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Jill Wechsler is Pharm Exec's Washington Corespondent
March 10, 2016.
Newly confirmed FDA Commissioner Robert Califf has long advocated for a “learning healthcare system” that supports clinical research by tapping electronic health records to facilitate clinical trial enrollment and provide ongoing information on the effects and side-effects of therapies in real-world use. Now at the helm of FDA, Califf has a ready platform to discuss such strategies for improving clinical trial methodology, execution and evaluation as part of the larger goal of developing more innovative treatments for patients.
Such issues were addressed last week at an Institute of Medicine (IOM) workshop on “Neuroscience Trials of the Future.” In a discussion on regulatory pathways in the U.S. and other countries in this field, Califf addressed some of challenges facing FDA and sponsors in achieving more effective clinical trials for nervous system disorders.
Sponsors now take different approaches for “regulatory” trials to gain market registration, and “real world” studies to determine how a product should be used in practice, Califf observed. But these two worlds should not be separate, he said, as FDA’s job is to approve a label that informs how to use a product in practice, not in theory. Even though doctors don’t read drug labels, these documents are important, Califf observed, because they form the basis for practice guidelines and compendia. Sponsors thus should start by envisioning the product label and corresponding clinical practice guidelines.
In the “ideal world,” said Califf, sponsors and investigators would conduct group concept studies that lead to informed clinical trials, and those results then would be used to write practice guidelines and to guide more “real-world” studies; these, in turn, would provide more evidence and refine practice. “This would just be routine” in a learning health-care system, he commented, where research influences practice, and practice influences research based on constant tracking, adjusting, evaluating and measuring impact.
Unfortunately, Califf sees the research community opting for larger, more complex clinical trials, with the result that costs are “going off the scale.” Investigators enroll fewer patients per site because “we’re making things more and more complex,” something that he hopes FDA can address. He suggested that trials stop running multiple blood tests and collecting rare, non-serious adverse events from all patients, which “costs a ton of money.” Sponsors could schedule patient visits less frequently, and possibly improve tracking off site through the use of new technology.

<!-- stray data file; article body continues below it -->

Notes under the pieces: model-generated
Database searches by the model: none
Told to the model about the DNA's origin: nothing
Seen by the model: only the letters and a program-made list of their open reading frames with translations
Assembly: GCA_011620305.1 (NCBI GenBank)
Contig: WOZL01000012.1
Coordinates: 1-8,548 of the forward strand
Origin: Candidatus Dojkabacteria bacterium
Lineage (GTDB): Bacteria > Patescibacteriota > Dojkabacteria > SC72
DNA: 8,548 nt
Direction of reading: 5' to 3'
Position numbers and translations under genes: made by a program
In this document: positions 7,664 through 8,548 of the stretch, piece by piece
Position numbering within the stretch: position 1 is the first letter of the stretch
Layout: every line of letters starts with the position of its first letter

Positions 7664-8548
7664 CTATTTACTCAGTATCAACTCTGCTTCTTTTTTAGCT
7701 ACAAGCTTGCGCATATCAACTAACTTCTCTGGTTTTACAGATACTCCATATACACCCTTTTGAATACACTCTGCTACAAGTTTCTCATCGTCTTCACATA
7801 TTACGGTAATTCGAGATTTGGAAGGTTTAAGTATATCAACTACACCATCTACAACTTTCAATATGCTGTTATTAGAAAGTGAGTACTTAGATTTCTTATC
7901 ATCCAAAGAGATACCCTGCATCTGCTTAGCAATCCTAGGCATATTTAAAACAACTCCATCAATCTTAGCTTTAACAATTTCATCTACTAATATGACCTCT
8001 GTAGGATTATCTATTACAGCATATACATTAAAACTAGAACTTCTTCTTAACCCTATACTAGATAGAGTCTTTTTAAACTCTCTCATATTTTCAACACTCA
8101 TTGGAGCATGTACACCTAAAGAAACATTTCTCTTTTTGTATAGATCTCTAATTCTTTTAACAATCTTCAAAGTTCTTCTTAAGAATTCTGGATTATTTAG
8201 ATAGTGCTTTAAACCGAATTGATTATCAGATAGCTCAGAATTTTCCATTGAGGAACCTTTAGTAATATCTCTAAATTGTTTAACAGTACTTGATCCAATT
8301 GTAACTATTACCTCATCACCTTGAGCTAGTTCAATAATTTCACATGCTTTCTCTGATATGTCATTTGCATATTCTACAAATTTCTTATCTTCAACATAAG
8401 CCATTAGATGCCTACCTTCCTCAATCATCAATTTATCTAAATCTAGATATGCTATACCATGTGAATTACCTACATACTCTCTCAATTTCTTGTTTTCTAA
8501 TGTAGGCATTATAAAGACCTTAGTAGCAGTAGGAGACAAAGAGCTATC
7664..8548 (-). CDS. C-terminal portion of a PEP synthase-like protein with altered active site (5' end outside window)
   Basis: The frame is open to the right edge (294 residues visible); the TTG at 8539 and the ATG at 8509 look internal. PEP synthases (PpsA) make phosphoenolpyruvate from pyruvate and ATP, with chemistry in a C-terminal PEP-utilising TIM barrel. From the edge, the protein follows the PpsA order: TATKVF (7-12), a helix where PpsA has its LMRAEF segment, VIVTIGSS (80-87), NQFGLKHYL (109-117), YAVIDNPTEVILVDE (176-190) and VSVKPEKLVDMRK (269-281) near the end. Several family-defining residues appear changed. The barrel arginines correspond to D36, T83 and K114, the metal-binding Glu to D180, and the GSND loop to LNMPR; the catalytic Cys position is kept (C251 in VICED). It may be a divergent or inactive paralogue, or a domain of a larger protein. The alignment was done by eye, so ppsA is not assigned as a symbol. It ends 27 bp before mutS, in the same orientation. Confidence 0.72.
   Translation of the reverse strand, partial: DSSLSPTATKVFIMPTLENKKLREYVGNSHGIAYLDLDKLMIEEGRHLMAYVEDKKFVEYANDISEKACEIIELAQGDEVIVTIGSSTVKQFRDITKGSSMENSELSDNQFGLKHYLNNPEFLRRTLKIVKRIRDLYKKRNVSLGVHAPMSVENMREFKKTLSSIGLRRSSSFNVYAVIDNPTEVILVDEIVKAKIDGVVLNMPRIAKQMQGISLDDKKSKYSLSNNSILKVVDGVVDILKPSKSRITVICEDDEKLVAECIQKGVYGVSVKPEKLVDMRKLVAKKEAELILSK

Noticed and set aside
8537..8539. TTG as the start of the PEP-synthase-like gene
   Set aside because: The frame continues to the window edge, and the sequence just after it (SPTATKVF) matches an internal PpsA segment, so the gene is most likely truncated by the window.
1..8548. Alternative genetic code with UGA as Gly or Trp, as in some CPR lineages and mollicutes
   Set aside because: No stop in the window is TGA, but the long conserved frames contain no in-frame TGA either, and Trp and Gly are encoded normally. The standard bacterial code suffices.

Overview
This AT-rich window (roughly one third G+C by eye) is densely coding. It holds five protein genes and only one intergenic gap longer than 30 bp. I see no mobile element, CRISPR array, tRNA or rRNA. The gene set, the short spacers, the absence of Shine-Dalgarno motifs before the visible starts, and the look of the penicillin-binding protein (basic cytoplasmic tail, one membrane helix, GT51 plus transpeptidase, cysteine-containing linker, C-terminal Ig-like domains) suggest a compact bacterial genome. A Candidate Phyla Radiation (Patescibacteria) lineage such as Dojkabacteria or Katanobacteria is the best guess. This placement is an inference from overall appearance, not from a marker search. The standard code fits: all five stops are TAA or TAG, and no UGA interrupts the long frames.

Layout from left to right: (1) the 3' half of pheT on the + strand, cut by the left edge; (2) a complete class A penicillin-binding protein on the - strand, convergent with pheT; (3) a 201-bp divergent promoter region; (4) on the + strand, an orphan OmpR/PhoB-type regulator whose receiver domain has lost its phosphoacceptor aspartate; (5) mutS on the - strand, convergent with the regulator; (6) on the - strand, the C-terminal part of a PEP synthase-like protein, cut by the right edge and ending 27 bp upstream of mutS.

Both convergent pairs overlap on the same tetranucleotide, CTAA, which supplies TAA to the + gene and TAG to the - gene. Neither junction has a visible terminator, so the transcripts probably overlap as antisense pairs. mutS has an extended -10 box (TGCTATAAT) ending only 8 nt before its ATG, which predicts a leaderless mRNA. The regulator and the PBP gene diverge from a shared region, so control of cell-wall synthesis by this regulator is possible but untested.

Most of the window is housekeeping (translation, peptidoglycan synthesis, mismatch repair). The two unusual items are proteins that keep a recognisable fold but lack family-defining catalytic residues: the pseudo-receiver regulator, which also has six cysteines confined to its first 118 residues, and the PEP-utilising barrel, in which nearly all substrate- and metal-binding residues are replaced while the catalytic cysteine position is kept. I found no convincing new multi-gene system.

It’s not necessarily FDA that seeks more data from larger studies, Califf observed. He recalled from previous work managing clinical trials for biopharma companies that in FDA-sponsor meetings, the agency might offer a strategy for simplifying a study, but the company refused the proposal. Any uncertainty for a sponsor “feels intolerable,” he noted, so the challenge for FDA is to develop study models that all parties “feel good about.” FDA can’t promise it will approve a new product if the researchers do things in a certain way, as there are “always surprises with medical products,” he commented. But we can assure, Califf said, that we won’t come back later and say we don’t like that approach.
More informative, streamlined clinical trials are particularly needed in neuroscience research, where the pace of developing new treatments for Alzheimer’s, Parkinson’s and psychiatric disorders has been stymied by high failure rates in early studies, poor assay sensitivity, low treatment adherence, and weak patient engagement and retention, according to scientists at the IOM workshop. Steven Romano, senior vice president and chief science officer at Mallinckrodt Pharmaceuticals, noted that industry investment in new drug development has shifted away from central nervous system (CNS) disorders to other areas with clearer R&D pathways. CNS studies are challenging, he commented, because the biology is unclear, genetics complex, the brain is difficult to examine, and there are few validated molecular targets or compelling biomarkers.
A main topic of discussion was whether expanded collection of real-world, real-time data through “patient-centric technologies,” such as smartphones and wearable devices, could improve the efficiency of traditional CNS trials. The hope is that such methods can boost patient retention and adherence to assigned treatment, which are particular problems for researchers in the neuroscience field.
Patient privacy and data sharing also are important concerns in conducting trials for depression and neurological disorders. Researchers are looking to engage more with patients to improve study screening, adherence and retention.